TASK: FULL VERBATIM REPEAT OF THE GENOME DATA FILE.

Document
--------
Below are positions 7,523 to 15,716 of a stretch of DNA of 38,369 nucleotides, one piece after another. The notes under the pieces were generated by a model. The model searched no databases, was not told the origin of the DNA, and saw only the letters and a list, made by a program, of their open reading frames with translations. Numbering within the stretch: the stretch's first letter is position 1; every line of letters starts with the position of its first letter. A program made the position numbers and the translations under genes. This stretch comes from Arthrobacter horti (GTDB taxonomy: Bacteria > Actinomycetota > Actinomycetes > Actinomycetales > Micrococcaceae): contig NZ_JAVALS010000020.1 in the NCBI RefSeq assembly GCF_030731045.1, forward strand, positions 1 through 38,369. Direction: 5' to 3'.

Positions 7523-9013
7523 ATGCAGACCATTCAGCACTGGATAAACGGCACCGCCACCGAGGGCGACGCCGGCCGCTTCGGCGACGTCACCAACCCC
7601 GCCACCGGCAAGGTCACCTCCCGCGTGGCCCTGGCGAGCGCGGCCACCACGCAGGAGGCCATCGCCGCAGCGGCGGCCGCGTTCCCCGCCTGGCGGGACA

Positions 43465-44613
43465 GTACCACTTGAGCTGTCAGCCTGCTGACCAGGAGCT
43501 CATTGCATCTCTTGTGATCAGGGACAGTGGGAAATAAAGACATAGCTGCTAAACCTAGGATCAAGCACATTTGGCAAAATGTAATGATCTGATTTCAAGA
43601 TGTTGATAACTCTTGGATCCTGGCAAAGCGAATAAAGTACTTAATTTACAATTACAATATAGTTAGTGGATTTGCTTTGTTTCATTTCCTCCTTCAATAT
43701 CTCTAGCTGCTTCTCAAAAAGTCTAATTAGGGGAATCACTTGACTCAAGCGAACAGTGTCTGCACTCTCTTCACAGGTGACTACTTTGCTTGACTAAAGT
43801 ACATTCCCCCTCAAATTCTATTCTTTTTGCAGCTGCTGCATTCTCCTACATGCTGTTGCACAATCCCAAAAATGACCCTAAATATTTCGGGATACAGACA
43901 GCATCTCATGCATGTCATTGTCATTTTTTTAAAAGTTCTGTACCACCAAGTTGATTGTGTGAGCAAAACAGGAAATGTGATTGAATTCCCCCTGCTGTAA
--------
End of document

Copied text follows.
Below are positions 7,523 to 15,716 of a stretch of DNA of 38,369 nucleotides, one piece after another. The notes under the pieces were generated by a model. The model searched no databases, was not told the origin of the DNA, and saw only the letters and a list, made by a program, of their open reading frames with translations. Numbering within the stretch: the stretch's first letter is position 1; every line of letters starts with the position of its first letter. A program made the position numbers and the translations under genes. This stretch comes from Arthrobacter horti (GTDB taxonomy: Bacteria > Actinomycetota > Actinomycetes > Actinomycetales > Micrococcaceae): contig NZ_JAVALS010000020.1 in the NCBI RefSeq assembly GCF_030731045.1, forward strand, positions 1 through 38,369. Direction: 5' to 3'.

Positions 7523-9013
7523 ATGCAGACCATTCAGCACTGGATAAACGGCACCGCCACCGAGGGCGACGCCGGCCGCTTCGGCGACGTCACCAACCCC
7601 GCCACCGGCAAGGTCACCTCCCGCGTGGCCCTGGCGAGCGCGGCCACCACGCAGGAGGCCATCGCCGCAGCGGCGGCCGCGTTCCCCGCCTGGCGGGACA

Positions 43465-44613
43465 GTACCACTTGAGCTGTCAGCCTGCTGACCAGGAGCT
43501 CATTGCATCTCTTGTGATCAGGGACAGTGGGAAATAAAGACATAGCTGCTAAACCTAGGATCAAGCACATTTGGCAAAATGTAATGATCTGATTTCAAGA
43601 TGTTGATAACTCTTGGATCCTGGCAAAGCGAATAAAGTACTTAATTTACAATTACAATATAGTTAGTGGATTTGCTTTGTTTCATTTCCTCCTTCAATAT
43701 CTCTAGCTGCTTCTCAAAAAGTCTAATTAGGGGAATCACTTGACTCAAGCGAACAGTGTCTGCACTCTCTTCACAGGTGACTACTTTGCTTGACTAAAGT
43801 ACATTCCCCCTCAAATTCTATTCTTTTTGCAGCTGCTGCATTCTCCTACATGCTGTTGCACAATCCCAAAAATGACCCTAAATATTTCGGGATACAGACA
43901 GCATCTCATGCATGTCATTGTCATTTTTTTAAAAGTTCTGTACCACCAAGTTGATTGTGTGAGCAAAACAGGAAATGTGATTGAATTCCCCCTGCTGTAA